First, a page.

Al-Qa'ida in the Indian Subcontinent: An Appraisal of the Threat in the Wake of the Taliban Takeover of Afghanistan.

AuthorHamming, Tore

"The victories of The Islamic Emirate are a model for mujahideen that the success of Jihad is embedded in unity and alliance. If there is no unity then a war you almost won can be stabbed in the back like in Iraq and Levant."--Asim Umar, emir of al-Qa'ida in the Indian Subcontinent, 2019 (1)

Although it was founded almost eight years ago, al-Qa'ida in the Indian Subcontinent (AQIS) remains the newest formal affiliate of the global al-Qa'ida network. It is also the least understood of al-Qa'ida's affiliates in terms of its structure and geographical scope, its overlap with al-Qa'ida Central, and its local embeddedness.

In the wake of the Taliban's takeover of Afghanistan and the renewed motivation their victory has offered to jihadis worldwide, it is particularly relevant to take a closer look at the status of al-Qa'ida in South Asia and how the situation in Afghanistan may affect AQIS activities throughout the region. Although it is still too early to tell, it is most likely that al-Qa'ida, and particularly AQIS, is going to benefit from the Taliban takeover, both in Afghanistan and the region as a whole. (2)

In October 2019, the new AQIS emir, Usama Mahmoud, said that "the success of the Islamic Emirate of Afghanistan, and the defeat of all the Tawaghit [tyrants] against them foretells the future of this jihadi movement which is moving forth in the subcontinent." Yet, even now, almost eight years after its creation, AQIS does not stand out for its operational activities. The affiliate has only claimed a relatively small number of attacks throughout the region. Instead, its focus has been on uniting disparate militant groups in a cohesive structure, establishing an effective media apparatus, (a) and diffusing targeted ideological messages to recruit and mobilize sympathizers.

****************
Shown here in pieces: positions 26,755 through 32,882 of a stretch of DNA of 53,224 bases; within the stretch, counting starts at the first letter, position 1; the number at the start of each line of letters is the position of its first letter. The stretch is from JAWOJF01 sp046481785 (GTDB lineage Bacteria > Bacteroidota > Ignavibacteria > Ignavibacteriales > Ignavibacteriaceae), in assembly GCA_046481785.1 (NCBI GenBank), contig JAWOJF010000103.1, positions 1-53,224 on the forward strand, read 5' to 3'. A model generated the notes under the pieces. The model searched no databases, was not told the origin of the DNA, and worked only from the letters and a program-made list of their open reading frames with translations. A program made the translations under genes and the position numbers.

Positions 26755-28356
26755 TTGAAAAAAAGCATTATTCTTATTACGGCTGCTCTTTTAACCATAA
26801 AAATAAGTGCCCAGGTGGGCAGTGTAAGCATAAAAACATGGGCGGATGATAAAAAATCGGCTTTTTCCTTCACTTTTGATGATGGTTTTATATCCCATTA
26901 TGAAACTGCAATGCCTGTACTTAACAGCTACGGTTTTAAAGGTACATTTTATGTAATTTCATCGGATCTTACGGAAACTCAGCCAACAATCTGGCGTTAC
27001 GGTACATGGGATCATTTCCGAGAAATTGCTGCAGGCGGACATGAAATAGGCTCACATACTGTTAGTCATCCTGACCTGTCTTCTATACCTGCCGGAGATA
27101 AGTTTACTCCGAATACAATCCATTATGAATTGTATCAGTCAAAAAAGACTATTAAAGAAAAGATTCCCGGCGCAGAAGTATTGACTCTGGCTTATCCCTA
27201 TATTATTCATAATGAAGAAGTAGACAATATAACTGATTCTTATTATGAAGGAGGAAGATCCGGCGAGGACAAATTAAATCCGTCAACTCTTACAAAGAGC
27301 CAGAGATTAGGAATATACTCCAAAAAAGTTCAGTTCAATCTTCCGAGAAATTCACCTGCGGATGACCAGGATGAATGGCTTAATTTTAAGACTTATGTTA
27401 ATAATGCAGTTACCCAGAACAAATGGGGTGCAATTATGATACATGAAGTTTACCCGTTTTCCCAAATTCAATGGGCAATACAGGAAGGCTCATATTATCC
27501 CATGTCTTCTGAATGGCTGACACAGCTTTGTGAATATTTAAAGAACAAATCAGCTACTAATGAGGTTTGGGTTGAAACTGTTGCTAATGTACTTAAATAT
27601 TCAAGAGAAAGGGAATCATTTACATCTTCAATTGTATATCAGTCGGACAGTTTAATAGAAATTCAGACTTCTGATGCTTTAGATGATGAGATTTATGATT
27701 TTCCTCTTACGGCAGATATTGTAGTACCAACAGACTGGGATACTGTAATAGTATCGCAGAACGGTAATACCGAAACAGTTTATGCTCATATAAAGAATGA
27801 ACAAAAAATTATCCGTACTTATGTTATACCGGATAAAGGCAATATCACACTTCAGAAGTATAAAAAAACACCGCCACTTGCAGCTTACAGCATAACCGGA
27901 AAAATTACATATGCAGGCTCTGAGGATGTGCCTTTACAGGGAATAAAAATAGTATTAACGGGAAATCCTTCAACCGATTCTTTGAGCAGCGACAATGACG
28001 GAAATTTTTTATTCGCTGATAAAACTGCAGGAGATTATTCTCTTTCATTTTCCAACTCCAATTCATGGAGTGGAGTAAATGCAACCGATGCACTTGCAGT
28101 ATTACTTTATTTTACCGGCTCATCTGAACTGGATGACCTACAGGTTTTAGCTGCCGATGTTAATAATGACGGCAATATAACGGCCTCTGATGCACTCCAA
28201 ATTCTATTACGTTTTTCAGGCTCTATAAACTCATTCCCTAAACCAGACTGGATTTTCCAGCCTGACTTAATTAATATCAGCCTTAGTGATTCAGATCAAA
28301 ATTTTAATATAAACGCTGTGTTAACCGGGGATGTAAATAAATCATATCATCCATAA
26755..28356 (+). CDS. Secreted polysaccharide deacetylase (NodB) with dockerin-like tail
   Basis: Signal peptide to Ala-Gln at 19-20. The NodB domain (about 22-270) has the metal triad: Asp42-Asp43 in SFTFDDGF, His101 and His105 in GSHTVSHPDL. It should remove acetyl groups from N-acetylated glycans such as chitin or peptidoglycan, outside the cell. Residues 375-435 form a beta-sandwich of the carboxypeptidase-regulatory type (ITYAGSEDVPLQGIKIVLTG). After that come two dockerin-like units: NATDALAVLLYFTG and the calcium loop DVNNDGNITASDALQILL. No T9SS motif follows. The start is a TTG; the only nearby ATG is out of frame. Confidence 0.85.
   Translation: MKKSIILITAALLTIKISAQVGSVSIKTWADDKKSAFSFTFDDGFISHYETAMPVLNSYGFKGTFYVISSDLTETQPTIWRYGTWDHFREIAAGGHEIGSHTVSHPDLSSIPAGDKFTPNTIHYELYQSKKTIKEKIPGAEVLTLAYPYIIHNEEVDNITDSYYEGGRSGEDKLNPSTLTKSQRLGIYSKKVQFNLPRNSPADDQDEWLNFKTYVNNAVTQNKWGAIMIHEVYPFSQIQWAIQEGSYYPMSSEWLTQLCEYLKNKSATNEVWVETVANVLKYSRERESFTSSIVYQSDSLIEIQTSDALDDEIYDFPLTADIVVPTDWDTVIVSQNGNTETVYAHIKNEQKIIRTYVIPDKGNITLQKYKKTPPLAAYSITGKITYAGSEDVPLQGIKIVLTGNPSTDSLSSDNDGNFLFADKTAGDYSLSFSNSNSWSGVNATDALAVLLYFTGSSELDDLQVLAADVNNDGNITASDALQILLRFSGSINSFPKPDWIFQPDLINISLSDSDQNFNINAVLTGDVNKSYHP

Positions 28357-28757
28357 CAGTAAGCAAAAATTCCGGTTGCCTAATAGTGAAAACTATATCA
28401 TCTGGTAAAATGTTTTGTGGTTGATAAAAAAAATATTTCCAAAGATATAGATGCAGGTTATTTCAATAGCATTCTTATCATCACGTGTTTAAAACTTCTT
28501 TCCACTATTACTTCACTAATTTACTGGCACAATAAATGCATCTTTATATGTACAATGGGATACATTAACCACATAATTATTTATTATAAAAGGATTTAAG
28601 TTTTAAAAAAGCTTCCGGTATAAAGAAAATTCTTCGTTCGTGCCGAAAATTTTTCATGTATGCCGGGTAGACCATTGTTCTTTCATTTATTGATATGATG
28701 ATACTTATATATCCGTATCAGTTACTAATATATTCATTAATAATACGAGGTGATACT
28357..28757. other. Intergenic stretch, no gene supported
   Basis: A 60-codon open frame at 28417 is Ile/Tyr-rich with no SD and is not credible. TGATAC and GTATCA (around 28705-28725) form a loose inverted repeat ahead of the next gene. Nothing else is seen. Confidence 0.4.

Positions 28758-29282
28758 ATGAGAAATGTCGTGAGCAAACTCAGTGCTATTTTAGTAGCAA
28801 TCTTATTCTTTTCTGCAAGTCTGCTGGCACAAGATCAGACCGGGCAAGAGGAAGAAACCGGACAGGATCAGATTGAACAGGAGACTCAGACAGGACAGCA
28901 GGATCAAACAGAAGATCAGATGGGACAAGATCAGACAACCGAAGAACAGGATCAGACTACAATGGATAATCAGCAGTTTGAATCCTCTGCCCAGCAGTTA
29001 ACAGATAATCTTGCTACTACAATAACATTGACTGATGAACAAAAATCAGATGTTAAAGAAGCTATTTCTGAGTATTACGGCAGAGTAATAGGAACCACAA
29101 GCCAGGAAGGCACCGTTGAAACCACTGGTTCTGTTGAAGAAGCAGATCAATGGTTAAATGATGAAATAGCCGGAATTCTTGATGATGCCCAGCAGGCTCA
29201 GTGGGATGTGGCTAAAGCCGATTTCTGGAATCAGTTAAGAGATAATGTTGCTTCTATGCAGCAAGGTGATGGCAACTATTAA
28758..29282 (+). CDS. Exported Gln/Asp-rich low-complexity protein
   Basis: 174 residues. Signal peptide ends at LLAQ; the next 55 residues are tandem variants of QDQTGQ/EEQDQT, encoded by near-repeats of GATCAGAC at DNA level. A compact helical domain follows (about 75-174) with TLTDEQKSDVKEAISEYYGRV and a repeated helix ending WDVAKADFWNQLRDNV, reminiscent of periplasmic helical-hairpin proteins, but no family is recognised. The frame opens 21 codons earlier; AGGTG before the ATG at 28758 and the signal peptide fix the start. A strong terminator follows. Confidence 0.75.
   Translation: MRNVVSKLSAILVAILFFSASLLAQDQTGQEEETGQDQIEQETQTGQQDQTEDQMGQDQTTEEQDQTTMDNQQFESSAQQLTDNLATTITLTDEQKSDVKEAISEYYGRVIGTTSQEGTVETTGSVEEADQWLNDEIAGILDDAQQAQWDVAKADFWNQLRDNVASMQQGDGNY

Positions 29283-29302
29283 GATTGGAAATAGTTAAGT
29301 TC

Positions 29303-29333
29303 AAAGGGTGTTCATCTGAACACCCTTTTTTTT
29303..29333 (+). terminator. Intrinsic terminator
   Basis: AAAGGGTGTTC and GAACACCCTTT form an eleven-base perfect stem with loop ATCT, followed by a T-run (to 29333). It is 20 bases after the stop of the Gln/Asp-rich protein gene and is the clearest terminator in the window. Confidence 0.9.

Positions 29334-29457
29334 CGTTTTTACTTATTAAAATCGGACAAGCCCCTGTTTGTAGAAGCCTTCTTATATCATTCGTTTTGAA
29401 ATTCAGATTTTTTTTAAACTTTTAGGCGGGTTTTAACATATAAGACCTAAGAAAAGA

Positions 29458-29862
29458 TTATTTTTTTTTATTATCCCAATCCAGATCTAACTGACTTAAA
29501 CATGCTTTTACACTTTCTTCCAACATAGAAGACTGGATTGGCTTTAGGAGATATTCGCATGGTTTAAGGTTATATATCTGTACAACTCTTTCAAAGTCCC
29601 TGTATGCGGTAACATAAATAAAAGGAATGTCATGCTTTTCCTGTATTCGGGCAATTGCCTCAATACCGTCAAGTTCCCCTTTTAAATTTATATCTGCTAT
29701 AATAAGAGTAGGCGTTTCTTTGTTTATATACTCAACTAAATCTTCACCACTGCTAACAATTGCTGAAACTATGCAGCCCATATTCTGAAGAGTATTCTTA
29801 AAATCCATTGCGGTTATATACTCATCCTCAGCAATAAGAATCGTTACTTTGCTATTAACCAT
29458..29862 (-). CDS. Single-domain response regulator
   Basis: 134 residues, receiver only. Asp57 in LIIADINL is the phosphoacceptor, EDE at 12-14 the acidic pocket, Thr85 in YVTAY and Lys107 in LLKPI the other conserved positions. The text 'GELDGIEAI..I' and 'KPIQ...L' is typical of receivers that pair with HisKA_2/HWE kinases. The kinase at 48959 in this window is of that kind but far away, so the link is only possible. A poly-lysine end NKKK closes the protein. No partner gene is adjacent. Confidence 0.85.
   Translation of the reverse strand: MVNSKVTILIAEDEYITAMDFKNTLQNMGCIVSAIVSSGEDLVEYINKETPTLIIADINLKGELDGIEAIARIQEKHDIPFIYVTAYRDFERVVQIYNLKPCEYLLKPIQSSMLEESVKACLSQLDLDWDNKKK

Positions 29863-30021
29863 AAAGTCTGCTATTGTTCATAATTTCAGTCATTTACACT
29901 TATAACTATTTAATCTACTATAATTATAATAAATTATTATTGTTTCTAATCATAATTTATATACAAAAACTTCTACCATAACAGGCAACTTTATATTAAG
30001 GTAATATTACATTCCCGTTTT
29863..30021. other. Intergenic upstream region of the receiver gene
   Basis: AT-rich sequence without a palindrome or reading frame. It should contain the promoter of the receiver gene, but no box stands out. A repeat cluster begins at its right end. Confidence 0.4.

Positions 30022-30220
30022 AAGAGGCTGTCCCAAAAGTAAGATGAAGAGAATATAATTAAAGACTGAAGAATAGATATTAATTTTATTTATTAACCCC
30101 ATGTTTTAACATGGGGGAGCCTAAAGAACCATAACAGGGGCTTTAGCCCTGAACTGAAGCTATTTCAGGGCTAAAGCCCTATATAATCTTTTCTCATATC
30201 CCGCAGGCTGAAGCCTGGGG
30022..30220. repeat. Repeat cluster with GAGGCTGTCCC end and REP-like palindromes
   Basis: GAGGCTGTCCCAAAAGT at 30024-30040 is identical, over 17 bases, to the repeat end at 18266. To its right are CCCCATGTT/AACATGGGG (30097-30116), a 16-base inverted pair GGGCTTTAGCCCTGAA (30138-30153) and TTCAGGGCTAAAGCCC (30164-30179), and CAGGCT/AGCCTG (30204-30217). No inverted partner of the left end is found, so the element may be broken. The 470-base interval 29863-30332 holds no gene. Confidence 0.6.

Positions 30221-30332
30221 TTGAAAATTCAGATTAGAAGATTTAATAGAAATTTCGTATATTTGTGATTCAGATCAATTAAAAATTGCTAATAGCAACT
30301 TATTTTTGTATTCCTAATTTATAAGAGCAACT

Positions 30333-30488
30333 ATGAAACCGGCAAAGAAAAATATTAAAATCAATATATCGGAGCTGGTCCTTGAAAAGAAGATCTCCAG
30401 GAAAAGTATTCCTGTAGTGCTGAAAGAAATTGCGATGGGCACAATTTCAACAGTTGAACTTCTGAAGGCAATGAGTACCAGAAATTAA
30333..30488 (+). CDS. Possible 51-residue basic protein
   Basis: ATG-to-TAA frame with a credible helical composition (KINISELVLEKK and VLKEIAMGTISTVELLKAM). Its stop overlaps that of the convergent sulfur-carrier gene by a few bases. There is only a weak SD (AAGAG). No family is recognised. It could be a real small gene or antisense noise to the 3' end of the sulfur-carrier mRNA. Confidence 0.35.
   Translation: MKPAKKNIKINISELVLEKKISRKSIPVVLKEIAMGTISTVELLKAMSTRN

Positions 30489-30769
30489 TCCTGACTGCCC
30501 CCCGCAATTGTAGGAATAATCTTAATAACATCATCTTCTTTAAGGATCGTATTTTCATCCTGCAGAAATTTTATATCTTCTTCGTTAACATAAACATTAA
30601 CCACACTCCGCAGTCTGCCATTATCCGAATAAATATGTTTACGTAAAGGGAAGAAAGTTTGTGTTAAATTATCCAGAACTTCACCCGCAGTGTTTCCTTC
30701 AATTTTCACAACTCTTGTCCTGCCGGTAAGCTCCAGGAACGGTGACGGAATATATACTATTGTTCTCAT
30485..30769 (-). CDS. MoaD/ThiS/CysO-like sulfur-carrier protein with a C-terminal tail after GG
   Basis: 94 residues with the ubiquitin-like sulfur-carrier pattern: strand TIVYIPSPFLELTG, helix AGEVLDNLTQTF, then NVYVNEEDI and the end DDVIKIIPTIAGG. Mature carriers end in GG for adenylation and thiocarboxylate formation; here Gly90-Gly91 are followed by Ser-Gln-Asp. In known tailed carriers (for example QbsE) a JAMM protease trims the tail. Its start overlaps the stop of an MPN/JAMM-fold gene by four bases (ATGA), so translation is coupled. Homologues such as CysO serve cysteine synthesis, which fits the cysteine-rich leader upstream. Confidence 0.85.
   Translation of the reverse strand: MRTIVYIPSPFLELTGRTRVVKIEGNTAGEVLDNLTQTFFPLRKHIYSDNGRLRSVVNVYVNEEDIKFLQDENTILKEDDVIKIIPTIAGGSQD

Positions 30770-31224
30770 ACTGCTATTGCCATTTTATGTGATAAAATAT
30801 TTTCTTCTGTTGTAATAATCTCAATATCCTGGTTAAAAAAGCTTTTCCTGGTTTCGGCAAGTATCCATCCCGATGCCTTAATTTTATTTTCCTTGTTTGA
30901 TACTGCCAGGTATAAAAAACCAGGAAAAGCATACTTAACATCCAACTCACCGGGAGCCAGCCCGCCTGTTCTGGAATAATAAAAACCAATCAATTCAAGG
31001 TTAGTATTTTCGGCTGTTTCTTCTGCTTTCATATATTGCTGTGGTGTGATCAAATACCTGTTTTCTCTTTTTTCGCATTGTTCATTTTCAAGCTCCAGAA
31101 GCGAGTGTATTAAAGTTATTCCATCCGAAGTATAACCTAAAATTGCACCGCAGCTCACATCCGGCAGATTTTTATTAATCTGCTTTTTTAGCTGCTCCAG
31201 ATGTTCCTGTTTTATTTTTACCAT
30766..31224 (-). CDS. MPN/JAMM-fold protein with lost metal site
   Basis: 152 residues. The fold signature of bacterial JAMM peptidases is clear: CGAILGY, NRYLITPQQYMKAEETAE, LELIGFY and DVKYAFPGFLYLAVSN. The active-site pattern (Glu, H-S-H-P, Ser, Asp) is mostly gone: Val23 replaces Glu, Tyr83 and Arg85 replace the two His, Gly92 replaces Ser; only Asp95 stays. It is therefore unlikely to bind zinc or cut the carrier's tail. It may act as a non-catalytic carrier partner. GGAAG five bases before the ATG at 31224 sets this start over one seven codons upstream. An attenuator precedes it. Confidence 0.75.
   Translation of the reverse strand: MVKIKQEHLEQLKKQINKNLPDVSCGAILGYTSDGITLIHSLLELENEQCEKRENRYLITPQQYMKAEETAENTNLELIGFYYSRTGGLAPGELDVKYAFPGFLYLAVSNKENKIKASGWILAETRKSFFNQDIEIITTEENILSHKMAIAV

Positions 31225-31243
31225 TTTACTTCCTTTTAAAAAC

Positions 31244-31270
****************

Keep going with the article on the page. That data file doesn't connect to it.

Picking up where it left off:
In recent years, AQIS has not been slow to comment on the situation in Afghanistan. Already in March 2020, in reaction to the peace agreement between the United States and the Taliban, AQIS issued a 135-page special issue of its Urdu-language magazine, Nawa-i Afghan Jihad (Voice of the Afghan Jihad), calling the deal a "magnificent victory" for the Taliban and for jihad. More importantly, the magazine also outlined plans to rename the magazine Nawa-i Ghazwatul Hind (Voice of the Battle for India), indicating a strategic shift of operational focus from the Afghanistan-Pakistan (AfPak) region to Kashmir and mainland India. (b) Two months later, in May 2020, AQIS' spokesman released another statement praising the Doha agreement and framing it as a "divine victory" resulting from the Taliban's steadfastness and persistence in jihad. Then in August 2021, shortly after the Taliban's complete takeover of Afghanistan, the group issued another statement congratulating the Taliban, saying:

The advice that all Muslims can take from this victory is that despite the volatility and fluctuation of the situation, it is not appropriate for a Muslim nation to retreat from protecting its religious values and national honor. The lesson for Muslims in this victory is that Muslims in any region cannot confront these plunderers, the enemies of Islam, and aggressive forces, except when they are ready to confront them as a nation, and when it is the whole Ummah, the mujahideen and the general public, together, united, and integrated. (3)